This social anxiety was also reflected in the Xbox saga through the character of The Arbiter, a member of the Covenant who ends up joining Master Chief and humanity in their fight for survival. Without a doubt, the inclusion in Halo 2 and 3 of this character, a member of an enemy civilization who fights side by side with us adds a degree of complexity to the way in which the Halo saga builds the morality of its characters and that naturally borrows from the own ethical contradictions that American society itself is going through at the time. While the population of the country wasn´t yet sure about how to marry the fact of being at war with the Islamic fundamentalists in Afghanistan and, at the same time, accept people who came from the Middle East or who practiced the same religion as the enemy as members of their communities, Halo 2 offers, through the character of the Inquisitor, a reflection of this sociological reality. Although in the first title there is an antagonism based on the construction of otherness (we are human and they are aliens, therefore we are destined to face each other because of our inherent differences) in the sequels we are given a different vision, in which the friend / foe distinction is based on individual choice. The enemy is no longer our enemy because of its very own nature, but because of their choices and actions, and precisely because of his decisions, they can also stop being our enemy. If there is one message Halo 2 brings to the table through the character of The Arbiter, it´s the need for our society to understand that being different doesn´t equal being the enemy.
In the late 2000s, factors such as the Great Recession of 2008, the death of Bin Laden in 2011, or the feeling that the US military technological superiority did not translate into a victory over the enemy led to open pessimism about the war in Afghanistan and Iraq. The person responsible for 9/11 was already dead, so a growing fraction of the population did not understand why the troops were still in those countries subjected to constant harassment from the enemy. On top of that, this is the period when the ravages of the war become evident as whole generation of young soldiers (sometimes enlisted through abusive recruitment tactics by the US government) returned home psychologically damaged, with serious mental and physical wounds and a deep feeling that their government was turning its back on them (the lack of government provided free or affordable healthcare for veterans has been one of the great social battles of the United States during the 20year war following 9/11.)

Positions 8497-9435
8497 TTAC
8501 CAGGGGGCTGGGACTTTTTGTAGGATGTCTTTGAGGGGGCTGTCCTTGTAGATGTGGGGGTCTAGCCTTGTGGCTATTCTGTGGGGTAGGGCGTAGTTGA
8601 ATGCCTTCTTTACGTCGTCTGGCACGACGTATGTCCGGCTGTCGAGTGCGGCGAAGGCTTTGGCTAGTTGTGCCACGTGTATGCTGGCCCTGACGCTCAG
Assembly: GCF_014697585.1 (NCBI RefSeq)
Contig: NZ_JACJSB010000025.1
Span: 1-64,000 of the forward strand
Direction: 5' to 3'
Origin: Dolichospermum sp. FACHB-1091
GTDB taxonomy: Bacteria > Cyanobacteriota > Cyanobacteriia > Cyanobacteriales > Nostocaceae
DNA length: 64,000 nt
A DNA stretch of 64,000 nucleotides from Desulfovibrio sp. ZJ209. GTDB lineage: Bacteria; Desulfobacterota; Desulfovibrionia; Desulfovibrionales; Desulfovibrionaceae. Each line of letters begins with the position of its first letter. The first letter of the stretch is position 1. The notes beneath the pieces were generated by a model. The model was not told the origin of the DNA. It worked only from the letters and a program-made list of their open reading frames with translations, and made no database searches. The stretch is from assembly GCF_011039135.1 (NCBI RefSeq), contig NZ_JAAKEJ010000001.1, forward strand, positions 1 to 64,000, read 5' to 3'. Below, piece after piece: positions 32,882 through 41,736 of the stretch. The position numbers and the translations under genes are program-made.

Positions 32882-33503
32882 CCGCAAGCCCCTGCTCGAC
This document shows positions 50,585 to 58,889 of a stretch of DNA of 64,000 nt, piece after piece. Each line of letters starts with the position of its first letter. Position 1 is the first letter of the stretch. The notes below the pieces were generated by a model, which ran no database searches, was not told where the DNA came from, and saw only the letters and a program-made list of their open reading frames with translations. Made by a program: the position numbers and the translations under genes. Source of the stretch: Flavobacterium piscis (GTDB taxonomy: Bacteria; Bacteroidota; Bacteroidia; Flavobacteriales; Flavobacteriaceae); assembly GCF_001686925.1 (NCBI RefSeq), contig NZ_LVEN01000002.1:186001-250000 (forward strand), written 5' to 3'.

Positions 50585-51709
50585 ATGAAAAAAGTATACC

This new perspective is newly reflected in the Halo saga, specifically in Halo 4 in which we see a much more human Master Chief, abandoned and forgotten by his own government after his enormous sacrifice and at risk of losing the only person he has a true, emotionally open, relationship with, Cortana, the AI integrated into his suit, due to degradation of her circuitry. During the whole Halo saga, we´ve seen how Cortana is the only character Master Chief is able to show any emotional vulnerability, allowing for Master Chief to grow as a complex and more relatable character. During the game, Master Chief will try to save Cortana from disappearance while facing a new threat while, again, the human army turns his back on him and refuses to help him until he is finally forced to sacrifice Cortana to save humanity. We see here, therefore, a soldier who not only faces the external enemy, but also despotism and the incomprehension of the commanders of his own army, as well as a nearly total disdain towards his own mental and emotional wellbeing as a solder. It´s easy here to see the parallelism between the journey Master Chief has to face in his relationship with his own superiors and the growing sense of abandonment many war veterans feel towards the U.S. Government. There is, however, a difference here that was not so evident in the previous titles, a separation between the regular soldier, who continues to show himself as self-sacrificing, patriotic, and heroic, and the officers and political officials, who now show themselves as a threat in a clear reflection of the growing disaffection that both the American people and their troops feel towards their leaders during this period. This will be even more evident in Halo 5, a title in which Master Chief himself turns against his own government.